Take steps to student visa interview (F-1 visa)

Step 1: Receive and Review Acceptance Materials

Your admission packet will include your acceptance letter and I-20 form. Review all of the documents in your acceptance packet and ensure that the information is correct, including the spelling of your name, your birth date, your intended major, and your program dates. Don't forget to sign the bottom of your I-20 form. If you are younger than 18, your parent or guardian must also sign the form. 

Step 2: Pay the SEVIS I-901 Fee

You must have your passport and your I-20 form(immigration document) before you pay the SEVIS fee. You can pay the I-901 fee online. Print the receipt and keep it with your I-20 form. You need the SEVIS receipt to sign up for the visa interview application. You also need your SEVIS receipt at the visa interview. If you have questions about the I-901 fee, please read the SEVP FAQs page.

Step 3: Schedule Your Visa Interview

Except for Canadian citizens, all international students must have an F-1 visa to study in the U.S. Find your nearest U.S. embassy or consulate and complete the DS-160 to schedule your F-1 student visa interview. Interview wait times vary by embassy, so check your estimated wait time in advance. You may apply for a visa up to 365 days before the start date of your academic program.

Step 4: Prepare for Your Visa Interview

Take the following documents with you to your VISA Interview:

  • I-20 document and support letter from school 
  • Visa application and processing fee (DS-160 confirmation, Visa interview receipt, Interview appointment confirmation)
  • SEVIS receipt 
  • Passport size photo 
  • High School transcripts (original) 
  • Financial Affidavit (for example: bank statements, tax records, proof of sponsorship, Certificate of Deposit) 
  • Valid Current Passport

Interviews are brief, and consular officers usually make a decision based on impressions formed during the first few minutes. The officer may ask about your intentions or prospects for future employment, family or other relationships, educational objectives, and long-term plans in your home country. Speak English if possible, listen carefully to the question asked, keep your answers short and to the point, be familiar with Seattle Colleges and how it fits into your career plan, and be prepared to answer why you want to study a particular program in the United States. During your visa interview, you must demonstrate to the consular officer that you:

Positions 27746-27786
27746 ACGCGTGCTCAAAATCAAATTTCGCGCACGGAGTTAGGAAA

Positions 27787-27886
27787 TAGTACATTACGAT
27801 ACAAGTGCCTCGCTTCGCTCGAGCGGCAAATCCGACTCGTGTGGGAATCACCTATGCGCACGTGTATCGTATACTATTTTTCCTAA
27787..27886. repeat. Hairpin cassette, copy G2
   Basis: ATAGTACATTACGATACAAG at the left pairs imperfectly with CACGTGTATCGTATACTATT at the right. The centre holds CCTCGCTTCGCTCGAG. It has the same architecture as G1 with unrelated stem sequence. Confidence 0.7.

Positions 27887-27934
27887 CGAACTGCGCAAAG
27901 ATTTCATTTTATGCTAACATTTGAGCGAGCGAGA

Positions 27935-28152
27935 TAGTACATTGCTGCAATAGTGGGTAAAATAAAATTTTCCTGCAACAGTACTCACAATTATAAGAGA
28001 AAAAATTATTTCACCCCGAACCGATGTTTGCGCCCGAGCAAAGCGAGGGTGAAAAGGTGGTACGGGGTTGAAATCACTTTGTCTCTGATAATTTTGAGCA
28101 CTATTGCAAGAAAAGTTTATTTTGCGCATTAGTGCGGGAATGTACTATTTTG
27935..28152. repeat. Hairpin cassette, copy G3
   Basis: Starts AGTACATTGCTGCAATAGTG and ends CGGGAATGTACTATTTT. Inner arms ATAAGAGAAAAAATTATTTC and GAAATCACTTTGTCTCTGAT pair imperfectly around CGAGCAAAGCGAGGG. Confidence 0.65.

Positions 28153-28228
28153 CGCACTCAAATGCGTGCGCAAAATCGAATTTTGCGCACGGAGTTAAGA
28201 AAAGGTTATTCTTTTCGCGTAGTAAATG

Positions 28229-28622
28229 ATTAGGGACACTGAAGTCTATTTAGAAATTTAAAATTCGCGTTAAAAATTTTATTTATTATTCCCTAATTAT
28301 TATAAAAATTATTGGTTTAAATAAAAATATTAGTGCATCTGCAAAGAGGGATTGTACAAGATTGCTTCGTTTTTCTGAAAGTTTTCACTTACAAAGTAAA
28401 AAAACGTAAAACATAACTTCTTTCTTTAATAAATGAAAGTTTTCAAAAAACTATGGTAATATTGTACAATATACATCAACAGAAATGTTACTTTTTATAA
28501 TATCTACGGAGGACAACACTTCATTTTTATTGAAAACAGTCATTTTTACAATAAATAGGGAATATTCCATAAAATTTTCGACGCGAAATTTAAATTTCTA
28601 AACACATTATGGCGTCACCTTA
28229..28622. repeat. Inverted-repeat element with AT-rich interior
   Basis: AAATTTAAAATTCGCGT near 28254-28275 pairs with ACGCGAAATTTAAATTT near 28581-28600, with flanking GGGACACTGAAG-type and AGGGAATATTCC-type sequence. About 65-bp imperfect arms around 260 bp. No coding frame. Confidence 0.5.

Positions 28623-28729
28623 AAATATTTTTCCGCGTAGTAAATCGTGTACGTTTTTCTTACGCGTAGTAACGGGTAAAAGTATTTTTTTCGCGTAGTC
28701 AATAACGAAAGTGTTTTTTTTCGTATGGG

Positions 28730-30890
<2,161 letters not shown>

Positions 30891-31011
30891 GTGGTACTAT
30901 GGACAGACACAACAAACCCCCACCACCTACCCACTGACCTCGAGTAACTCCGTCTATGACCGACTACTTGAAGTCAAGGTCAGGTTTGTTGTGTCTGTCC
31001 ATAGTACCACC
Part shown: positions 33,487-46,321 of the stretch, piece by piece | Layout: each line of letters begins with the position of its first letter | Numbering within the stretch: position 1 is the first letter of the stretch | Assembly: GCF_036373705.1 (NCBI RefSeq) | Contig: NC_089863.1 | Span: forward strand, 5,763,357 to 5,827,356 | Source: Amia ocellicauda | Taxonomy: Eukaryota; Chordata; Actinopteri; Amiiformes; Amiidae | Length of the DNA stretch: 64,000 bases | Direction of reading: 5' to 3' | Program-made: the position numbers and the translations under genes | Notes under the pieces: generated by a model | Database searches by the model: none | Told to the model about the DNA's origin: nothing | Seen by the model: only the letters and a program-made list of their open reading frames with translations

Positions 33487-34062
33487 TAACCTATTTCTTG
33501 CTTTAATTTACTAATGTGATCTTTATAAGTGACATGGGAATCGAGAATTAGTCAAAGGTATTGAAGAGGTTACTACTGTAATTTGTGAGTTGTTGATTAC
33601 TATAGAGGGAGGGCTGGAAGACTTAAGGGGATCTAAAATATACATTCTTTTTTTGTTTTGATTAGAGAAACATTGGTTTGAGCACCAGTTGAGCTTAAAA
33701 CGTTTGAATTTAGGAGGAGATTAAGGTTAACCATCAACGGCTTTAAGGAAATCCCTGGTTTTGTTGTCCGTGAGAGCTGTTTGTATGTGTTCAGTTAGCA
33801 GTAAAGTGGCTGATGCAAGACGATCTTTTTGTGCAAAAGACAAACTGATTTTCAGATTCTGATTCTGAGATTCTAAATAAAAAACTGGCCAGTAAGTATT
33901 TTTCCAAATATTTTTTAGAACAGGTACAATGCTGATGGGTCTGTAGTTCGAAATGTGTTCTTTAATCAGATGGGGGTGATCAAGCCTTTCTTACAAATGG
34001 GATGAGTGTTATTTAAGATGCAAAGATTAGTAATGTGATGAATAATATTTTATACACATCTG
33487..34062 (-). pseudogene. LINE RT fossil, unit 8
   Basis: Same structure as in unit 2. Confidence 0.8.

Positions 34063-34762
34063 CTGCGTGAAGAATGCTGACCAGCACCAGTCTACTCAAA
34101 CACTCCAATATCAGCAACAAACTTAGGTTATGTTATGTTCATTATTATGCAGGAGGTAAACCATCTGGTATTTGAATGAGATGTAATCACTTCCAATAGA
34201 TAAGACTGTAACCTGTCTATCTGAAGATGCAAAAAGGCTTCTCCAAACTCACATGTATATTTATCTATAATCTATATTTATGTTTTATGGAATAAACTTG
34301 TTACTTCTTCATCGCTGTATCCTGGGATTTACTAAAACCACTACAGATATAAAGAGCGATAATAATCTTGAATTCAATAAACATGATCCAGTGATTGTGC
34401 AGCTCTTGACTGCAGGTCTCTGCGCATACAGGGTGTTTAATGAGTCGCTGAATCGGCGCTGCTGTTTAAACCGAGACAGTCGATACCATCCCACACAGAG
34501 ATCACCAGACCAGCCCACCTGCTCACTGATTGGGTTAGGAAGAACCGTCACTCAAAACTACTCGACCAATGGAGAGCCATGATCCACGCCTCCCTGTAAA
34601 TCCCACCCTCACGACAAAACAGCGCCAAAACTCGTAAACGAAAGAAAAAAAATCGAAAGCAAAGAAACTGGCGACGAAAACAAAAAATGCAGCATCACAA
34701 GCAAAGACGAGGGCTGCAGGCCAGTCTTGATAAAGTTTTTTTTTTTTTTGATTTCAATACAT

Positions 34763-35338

1. Have strong ties to your home country and intend to return home after your studies in the U.S.
  2. Have sufficient funds to pay for your financial needs while you are studying in the U.S., including tuition, health insurance, housing and travel expenses, etc.
  3. Have legitimate intentions to study full-time and gain education and training that will be useful in your home country.

If you are approved for a student visa, Congratulations!

If you are denied a student visa, do not be discouraged. Many students do not get a visa the first time, and it can sometimes take two or three tries.After a visa denial, we recommend that you take the following steps:

  1. Do not argue with the officer. Politely ask for a written explanation of the refusal.
  2. Ask the officer what documents/information you will need to apply again.
  3. If you have not done so, read our recommendations for preparing for the interview.
  4. Review the information you submitted. Make sure your documents are in order.
  5. If the information you received is unclear, contact your agent or our office.


You should be prepared to answer the following questions before you visit the American Consul in your country. 

1. How are you going to finance your study in the United States? You will need to have all the details of this clearly defined. 

2. What are the ways you can guarantee your return to your country? You may be asked to outline what ties you have to your country; for example, a job or offer of a job, business, property or other assets, family, social ties such as political office, etc. 

3. What are your educational plans in the United States? For example, will you study for one year, attend a two-year community college, and then attend a four-year university? You should be prepared to discuss how long you intend to stay and what you plan to study. 

4. What has been your educational preparation for study in the United States? For example, what are your educational credentials, your English language proficiency and your admission status to a particular school? 

5. How do you plan to use your United States education when you return to your country?  These are the most common questions that you may be asked. The visa officer may ask other questions. Your interview will be in English, so practice before you attend your appointment. Keep in mind that the interview will be short, so do your best to make a good first impression. Bring documentation regarding the above five points with you to the interview.